In 1998 a study published in the The Lancet by Andrew Wakefield, MBBS, regarding a link between childhood vaccines and autism, that changed what parents everywhere thought about vaccines. The report, which claimed a possible link between a triple vaccine for measles, mumps and rubella (MMR) and autism, caused a huge uproar among parents and health care professionals. Various medical experts claimed there was no way Wakefield’s paper could be correct, while some researchers backed him up. Most importantly though, parents backed Wakefield up. Once this report was published, many parents in Britain, and consequently the rest of the world, became alarmed that vaccinating their child might cause autism, and vaccine rates plummeted to new lows. Then in February of 2010, The Lancet fully retracted the 1998 paper from the published record, claiming that they were “Acting in the light of an ethics judgment by Britain’s General Medical Council against Andrew Wakefield.” The Medical Conuncil claimed the report was a fraud, and that Wakefield conducted research sans approval by the ethics committee and worse completed invasion and unnecessary procedures on the children involved. Overall Wakefield’s paper is likely behind one of the biggest debates regarding children’s health that we’ve seen in the last few decades. Now Wakefield is upset that his reputation and work have been attacked so he’s filed a defamation suit against BMJ, its editor, and an investigative journalist regrading a series of anti-Wakefield articles published last January.

Sorry, there are no polls available at the moment.

alternative immunization schedule, wakefield vaccine,Dr. Andrew Wakefield,, the lancet, alternative vaccination schedule, alternative vaccine schedule, anti-vaccination, are vaccines safe, cdc vaccine schedule, immunization schedule, immunizations, modified immunization schedule, modified vaccine schedule, pro vaccination, recommended vaccine schedule, vaccine risk, vaccine safety, vaccine schedule, vaccines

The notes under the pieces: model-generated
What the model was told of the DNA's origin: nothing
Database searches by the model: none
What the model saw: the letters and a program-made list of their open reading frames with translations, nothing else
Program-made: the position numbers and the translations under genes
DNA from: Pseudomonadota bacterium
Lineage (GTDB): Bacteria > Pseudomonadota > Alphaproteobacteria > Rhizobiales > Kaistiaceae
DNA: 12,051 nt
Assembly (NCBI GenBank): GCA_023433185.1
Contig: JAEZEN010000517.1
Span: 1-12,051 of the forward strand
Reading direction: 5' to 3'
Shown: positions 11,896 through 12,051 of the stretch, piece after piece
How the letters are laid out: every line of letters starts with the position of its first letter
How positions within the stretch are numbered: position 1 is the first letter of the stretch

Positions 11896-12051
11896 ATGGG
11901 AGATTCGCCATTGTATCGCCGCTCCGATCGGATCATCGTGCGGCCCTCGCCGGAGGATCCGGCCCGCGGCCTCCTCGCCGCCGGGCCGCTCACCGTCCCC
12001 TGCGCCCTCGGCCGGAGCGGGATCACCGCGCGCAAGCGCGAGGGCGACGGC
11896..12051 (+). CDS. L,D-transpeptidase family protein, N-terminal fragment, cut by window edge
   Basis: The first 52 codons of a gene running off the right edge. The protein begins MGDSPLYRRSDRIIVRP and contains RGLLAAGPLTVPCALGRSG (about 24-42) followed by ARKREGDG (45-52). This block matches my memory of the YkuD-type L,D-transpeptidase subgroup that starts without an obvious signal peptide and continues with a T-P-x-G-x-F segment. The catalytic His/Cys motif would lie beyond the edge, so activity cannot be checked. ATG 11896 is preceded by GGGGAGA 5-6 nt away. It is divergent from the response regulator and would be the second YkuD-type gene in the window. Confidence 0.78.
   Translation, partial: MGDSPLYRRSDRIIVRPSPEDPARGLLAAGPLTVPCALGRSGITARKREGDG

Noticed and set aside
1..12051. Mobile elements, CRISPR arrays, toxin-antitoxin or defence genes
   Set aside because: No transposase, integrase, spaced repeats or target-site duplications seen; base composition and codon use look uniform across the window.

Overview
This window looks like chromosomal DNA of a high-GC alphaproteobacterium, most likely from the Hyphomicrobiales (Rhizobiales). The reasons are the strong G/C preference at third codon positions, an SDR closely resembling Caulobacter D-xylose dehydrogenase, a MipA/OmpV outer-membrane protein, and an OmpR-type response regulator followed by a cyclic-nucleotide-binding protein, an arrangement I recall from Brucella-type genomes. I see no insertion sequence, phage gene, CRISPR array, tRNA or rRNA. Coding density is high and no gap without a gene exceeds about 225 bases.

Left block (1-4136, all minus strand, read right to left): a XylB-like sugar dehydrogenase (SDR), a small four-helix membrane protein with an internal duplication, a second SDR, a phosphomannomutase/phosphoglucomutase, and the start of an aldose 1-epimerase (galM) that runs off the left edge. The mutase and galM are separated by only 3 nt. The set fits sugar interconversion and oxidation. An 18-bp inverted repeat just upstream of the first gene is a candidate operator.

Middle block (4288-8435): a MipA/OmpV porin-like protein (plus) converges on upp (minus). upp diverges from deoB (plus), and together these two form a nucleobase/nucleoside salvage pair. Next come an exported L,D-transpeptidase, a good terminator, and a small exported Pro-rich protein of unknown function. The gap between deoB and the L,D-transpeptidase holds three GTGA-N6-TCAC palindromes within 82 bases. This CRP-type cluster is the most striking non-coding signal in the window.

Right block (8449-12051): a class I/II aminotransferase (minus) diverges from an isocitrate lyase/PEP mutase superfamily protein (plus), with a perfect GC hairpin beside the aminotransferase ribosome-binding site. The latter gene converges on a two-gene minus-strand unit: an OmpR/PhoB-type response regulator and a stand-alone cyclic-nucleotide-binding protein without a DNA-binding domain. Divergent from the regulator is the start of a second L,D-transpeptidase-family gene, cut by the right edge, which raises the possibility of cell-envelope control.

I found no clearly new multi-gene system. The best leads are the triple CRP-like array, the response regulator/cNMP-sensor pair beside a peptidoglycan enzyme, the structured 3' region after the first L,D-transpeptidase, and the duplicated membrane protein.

Image by DFID - UK Department for International Development

Does Wakefield have a case?

MedPage Today reports that Wakefield claims the BMJ articles are “unfair, incorrect, inaccurate, and unjust.” Plus Wakefield says the articles were specifically written with malice intended to permanently damage his life’s work, reputation and livelihood. The series of BMJ articles slamming Wakefield were written by Brian Deer and included commentaries by BMJ’s editor, Fiona Godlee, MB, BChir, MSc. In the articles, journalist Brian Deer documented new research into Wakefield’s fraud including how it was perpetrated, how facts in the paper were altered and how Wakefield attempted to use the MMR scare for financial gain. Deer claims that his sources included interviews, documents, and data made public at the GMC hearings. MedPage Today got a statement from Deer and BMJ, whcih noted, “It would appear from the claim filed at court that Mr. Wakefield still stands by the accuracy of the Lancet paper and his conclusion therein, thereby compounding his previously found misconduct.” This isn’t the first time Wakefield has filed a suit against Deer, but so far, each suit has been eventually dropped by Wakefield. In order to win a defamation suit Wakefield will need to prove that Deer and company made untrue or derogatory statements about him that were “Deliberate lies or made with “reckless disregard” for the truth” (New York Times v. Sullivan). I’m guessing not much will come of the suit. Plenty of medical experts and health organizations feel that Wakefield’s research has done massive damage to the health of children and caused financial and social damages as well.

Lead image via CDC/ Amanda Mills